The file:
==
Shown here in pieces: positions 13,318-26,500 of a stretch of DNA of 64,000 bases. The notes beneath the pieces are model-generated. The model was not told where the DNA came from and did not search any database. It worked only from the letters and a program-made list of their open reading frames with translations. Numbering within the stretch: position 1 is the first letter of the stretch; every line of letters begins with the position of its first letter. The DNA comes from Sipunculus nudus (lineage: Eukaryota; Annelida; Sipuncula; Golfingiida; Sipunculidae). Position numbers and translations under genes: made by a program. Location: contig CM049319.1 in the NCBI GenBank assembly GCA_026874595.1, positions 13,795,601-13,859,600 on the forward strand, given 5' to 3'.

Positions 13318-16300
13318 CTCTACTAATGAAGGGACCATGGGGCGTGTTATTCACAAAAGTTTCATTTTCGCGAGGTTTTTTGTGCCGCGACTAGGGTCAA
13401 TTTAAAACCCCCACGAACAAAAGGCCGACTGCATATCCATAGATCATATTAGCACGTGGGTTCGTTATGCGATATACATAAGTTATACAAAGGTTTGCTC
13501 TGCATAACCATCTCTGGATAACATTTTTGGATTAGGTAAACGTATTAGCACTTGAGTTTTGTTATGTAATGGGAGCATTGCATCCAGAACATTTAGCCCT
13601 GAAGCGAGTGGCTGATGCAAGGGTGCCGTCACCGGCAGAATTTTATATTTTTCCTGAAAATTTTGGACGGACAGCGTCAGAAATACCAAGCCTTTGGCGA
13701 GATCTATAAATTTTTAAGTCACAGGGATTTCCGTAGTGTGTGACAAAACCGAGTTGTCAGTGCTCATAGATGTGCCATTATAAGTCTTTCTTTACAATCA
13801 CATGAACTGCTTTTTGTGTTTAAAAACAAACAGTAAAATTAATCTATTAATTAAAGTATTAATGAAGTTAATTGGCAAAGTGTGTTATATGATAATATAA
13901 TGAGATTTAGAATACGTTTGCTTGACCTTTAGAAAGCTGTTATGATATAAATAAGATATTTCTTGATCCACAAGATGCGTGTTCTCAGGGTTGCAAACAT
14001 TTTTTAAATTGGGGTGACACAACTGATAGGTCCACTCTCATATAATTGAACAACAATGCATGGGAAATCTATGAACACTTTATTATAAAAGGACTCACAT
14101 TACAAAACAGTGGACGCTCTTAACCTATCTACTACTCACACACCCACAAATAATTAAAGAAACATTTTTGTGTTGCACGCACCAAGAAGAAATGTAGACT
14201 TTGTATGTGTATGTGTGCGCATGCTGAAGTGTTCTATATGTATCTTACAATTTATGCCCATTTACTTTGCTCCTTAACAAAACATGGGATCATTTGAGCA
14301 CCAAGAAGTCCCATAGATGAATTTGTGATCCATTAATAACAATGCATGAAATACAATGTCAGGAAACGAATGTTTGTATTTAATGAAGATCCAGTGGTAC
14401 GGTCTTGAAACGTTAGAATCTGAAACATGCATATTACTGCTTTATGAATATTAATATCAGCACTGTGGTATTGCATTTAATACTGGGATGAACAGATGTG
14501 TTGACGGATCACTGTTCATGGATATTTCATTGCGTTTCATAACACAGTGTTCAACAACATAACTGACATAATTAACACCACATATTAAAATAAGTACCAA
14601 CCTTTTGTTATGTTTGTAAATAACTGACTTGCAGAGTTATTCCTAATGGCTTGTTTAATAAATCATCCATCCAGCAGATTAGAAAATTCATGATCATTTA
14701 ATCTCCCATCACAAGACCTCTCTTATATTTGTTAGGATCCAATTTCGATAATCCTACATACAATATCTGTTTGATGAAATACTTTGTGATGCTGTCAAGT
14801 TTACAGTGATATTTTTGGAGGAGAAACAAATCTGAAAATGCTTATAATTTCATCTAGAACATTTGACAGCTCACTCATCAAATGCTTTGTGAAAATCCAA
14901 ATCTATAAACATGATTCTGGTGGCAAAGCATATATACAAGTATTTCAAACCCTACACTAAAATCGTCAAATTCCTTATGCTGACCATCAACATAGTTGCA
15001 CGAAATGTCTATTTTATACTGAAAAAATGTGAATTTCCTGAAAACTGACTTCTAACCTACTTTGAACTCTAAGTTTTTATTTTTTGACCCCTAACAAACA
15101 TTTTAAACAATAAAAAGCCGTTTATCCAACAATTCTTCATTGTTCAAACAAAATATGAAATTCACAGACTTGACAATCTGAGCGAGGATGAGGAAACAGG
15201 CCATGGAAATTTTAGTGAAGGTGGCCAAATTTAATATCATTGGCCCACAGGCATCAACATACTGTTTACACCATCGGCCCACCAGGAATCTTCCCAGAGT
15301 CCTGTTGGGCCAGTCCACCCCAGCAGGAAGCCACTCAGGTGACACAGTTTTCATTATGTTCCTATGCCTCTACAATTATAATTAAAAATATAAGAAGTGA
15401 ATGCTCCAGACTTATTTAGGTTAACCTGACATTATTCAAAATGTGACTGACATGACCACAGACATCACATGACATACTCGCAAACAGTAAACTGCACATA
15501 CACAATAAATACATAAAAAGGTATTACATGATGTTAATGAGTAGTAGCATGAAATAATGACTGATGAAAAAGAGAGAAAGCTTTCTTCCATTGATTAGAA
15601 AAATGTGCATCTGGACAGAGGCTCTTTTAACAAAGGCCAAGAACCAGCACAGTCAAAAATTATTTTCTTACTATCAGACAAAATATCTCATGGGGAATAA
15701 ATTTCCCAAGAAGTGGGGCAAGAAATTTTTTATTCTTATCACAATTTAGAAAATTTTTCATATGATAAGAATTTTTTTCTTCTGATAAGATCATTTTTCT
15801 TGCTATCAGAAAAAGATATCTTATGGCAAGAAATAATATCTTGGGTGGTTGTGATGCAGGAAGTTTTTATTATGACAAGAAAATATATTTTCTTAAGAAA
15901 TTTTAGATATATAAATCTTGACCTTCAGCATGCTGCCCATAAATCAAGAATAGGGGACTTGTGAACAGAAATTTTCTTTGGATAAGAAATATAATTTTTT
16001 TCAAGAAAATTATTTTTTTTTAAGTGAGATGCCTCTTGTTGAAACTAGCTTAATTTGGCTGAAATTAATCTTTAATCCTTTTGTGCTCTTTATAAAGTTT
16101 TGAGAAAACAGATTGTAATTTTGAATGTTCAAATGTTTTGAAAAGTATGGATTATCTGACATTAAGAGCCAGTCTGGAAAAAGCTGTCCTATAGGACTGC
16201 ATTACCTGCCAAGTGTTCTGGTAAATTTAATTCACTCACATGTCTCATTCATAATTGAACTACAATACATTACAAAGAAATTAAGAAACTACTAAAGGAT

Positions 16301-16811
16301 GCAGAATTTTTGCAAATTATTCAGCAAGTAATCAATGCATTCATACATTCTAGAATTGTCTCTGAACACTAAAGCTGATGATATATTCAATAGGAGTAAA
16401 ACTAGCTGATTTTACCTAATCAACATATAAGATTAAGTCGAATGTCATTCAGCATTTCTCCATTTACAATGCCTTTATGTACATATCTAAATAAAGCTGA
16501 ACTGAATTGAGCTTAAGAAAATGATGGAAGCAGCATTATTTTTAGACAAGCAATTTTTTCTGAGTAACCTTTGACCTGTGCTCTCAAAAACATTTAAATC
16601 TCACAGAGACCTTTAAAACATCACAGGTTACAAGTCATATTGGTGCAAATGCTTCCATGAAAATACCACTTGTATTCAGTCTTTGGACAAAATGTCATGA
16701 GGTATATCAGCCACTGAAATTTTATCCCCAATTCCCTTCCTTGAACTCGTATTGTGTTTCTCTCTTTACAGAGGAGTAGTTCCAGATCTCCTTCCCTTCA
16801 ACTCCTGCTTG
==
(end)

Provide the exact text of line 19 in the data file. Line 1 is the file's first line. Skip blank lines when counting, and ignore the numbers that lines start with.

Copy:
14901 ATCTATAAACATGATTCTGGTGGCAAAGCATATATACAAGTATTTCAAACCCTACACTAAAATCGTCAAATTCCTTATGCTGACCATCAACATAGTTGCA